UNIDENTIFIED MAN: Yeah. There are 75 men around our building, and they're shooting at us - at Mount Carmel.
LYNCH: Mount Carmel?
UNIDENTIFIED MAN: Yeah, tell them there are children and women in here, and to call it off!
LYNCH: All right, all right...
BURNETT: The FBI took charge of the standoff. For 51 days, agents tightened the noose around the Davidians - using loud music, bright lights, bulldozers and flash-bang grenades - culminating with the gas raid. On April 19, tanks punched holes in the flimsy building and began inserting CS gas. The fire that erupted, quickly incinerated their church.
I was one of the reporters who stood at the police roadblock watching, horrified, as it burned; knowing that everyone was still inside. A blustery spring wind fanned the flames, and the structure was reduced to charcoal in less than an hour.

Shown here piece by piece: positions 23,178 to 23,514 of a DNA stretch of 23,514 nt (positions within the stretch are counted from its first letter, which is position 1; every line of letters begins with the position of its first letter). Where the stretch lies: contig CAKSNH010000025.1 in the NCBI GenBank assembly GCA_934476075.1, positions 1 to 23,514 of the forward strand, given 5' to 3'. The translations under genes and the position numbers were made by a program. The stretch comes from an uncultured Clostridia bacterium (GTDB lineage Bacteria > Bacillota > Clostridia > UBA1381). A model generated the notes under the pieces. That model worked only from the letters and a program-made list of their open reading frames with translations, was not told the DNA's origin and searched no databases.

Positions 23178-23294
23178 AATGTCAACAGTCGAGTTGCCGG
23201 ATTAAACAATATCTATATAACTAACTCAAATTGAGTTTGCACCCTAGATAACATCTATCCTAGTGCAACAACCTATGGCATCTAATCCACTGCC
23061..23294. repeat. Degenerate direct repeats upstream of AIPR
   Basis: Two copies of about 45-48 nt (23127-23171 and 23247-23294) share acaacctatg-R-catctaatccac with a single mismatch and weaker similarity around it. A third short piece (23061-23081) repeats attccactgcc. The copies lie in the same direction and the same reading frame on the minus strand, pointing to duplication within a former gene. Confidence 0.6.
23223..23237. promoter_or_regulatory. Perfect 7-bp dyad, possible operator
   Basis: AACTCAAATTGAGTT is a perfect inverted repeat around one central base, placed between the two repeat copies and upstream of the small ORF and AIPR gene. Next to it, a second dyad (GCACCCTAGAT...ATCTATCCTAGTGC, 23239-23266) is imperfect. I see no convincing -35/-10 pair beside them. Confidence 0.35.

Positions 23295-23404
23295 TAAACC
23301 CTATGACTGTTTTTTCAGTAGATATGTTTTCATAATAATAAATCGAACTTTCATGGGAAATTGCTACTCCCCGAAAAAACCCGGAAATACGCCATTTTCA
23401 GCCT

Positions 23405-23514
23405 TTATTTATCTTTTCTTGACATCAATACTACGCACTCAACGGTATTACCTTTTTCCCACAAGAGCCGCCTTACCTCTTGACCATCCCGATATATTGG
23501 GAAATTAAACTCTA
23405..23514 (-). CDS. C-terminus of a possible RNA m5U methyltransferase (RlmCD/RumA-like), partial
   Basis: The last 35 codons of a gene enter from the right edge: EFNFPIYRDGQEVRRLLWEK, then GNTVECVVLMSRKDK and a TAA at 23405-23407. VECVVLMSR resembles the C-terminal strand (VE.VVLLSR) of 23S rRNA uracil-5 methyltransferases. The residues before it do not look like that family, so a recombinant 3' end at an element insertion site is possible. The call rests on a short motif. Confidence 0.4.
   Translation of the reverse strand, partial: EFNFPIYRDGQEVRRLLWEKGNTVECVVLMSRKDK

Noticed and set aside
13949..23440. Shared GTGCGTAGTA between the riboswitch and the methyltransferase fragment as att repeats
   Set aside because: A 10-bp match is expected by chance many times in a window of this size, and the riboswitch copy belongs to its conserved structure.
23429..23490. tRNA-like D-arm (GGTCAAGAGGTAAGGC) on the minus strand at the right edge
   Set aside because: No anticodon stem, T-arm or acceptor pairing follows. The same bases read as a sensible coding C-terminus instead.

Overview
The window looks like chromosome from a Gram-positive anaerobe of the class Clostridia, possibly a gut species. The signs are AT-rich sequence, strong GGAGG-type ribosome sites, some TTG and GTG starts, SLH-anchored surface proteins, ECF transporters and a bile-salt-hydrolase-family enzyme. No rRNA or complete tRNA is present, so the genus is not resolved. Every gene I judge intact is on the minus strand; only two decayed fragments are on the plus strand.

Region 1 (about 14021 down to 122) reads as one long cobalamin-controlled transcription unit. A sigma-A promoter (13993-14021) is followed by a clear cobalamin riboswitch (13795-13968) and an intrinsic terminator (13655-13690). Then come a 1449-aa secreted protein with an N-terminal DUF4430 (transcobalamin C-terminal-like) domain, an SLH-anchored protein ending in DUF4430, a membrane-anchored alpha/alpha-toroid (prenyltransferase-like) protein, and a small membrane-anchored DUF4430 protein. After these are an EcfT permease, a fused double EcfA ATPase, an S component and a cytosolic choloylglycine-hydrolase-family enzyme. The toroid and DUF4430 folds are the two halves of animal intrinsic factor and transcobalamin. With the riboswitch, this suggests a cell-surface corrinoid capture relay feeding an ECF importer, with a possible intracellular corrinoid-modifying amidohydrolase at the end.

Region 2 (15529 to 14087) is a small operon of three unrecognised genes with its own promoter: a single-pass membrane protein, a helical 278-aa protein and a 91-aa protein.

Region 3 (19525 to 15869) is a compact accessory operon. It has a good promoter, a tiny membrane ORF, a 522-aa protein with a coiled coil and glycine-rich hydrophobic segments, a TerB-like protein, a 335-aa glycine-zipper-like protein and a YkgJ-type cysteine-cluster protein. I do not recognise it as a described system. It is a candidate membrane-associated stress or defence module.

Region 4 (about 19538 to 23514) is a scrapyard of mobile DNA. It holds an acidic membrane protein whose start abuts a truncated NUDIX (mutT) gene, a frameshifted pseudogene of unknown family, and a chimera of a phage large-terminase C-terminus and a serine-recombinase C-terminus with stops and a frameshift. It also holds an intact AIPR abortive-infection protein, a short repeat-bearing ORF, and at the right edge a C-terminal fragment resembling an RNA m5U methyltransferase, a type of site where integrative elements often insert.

Most of the post-incident reports blame the Davidians for starting the fire, and for shooting each other in consensual suicides. But some critics maintain to this day that the FBI raid inadvertently caused the fire. Either way, the agency's actions are indefensible, says Catherine Wessinger. She's a religious historian at Loyola University in New Orleans, an authority on apocalyptic groups, and an expert on the Davidian episode.
CATHERINE WESSINGER: If the FBI believed that they were dealing with members of a cult who were not in their right minds, then why would the FBI put so much pressure on them and then ultimately, carry out an assault which just confirmed David Koresh's prophesies?
BURNETT: And what of the Branch Davidians who survived the fire? Clive Doyle, a 72-year-old Australian-Texan, still lives in Waco, and still has Bible study every Saturday with another survivor, Sheila Martin. Doyle has become the Davidians' unofficial historian and spokesman.
Are you waiting for the resurrection of David Koresh?
CLIVE DOYLE: We, as survivors of 1993, are looking for David and all those that died either in the shootout, or in the fire. We believe that God will resurrect this special group.